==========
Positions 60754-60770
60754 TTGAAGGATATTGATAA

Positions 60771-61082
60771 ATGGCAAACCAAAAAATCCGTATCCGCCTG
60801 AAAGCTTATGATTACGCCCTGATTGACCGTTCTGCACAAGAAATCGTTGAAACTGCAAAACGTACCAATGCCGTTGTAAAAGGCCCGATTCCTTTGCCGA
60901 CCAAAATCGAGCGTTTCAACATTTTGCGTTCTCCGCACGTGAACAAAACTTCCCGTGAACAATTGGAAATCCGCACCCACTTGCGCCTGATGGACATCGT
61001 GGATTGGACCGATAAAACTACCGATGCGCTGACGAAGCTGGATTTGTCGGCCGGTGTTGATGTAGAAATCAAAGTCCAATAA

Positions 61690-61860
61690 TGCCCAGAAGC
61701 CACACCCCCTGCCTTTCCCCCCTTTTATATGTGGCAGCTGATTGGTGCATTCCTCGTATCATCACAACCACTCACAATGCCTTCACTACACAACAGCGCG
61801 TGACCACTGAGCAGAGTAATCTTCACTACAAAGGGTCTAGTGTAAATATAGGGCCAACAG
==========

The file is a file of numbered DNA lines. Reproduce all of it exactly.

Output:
Positions 60754-60770
60754 TTGAAGGATATTGATAA

Positions 60771-61082
60771 ATGGCAAACCAAAAAATCCGTATCCGCCTG
60801 AAAGCTTATGATTACGCCCTGATTGACCGTTCTGCACAAGAAATCGTTGAAACTGCAAAACGTACCAATGCCGTTGTAAAAGGCCCGATTCCTTTGCCGA
60901 CCAAAATCGAGCGTTTCAACATTTTGCGTTCTCCGCACGTGAACAAAACTTCCCGTGAACAATTGGAAATCCGCACCCACTTGCGCCTGATGGACATCGT
61001 GGATTGGACCGATAAAACTACCGATGCGCTGACGAAGCTGGATTTGTCGGCCGGTGTTGATGTAGAAATCAAAGTCCAATAA

Positions 61690-61860
61690 TGCCCAGAAGC
61701 CACACCCCCTGCCTTTCCCCCCTTTTATATGTGGCAGCTGATTGGTGCATTCCTCGTATCATCACAACCACTCACAATGCCTTCACTACACAACAGCGCG
61801 TGACCACTGAGCAGAGTAATCTTCACTACAAAGGGTCTAGTGTAAATATAGGGCCAACAG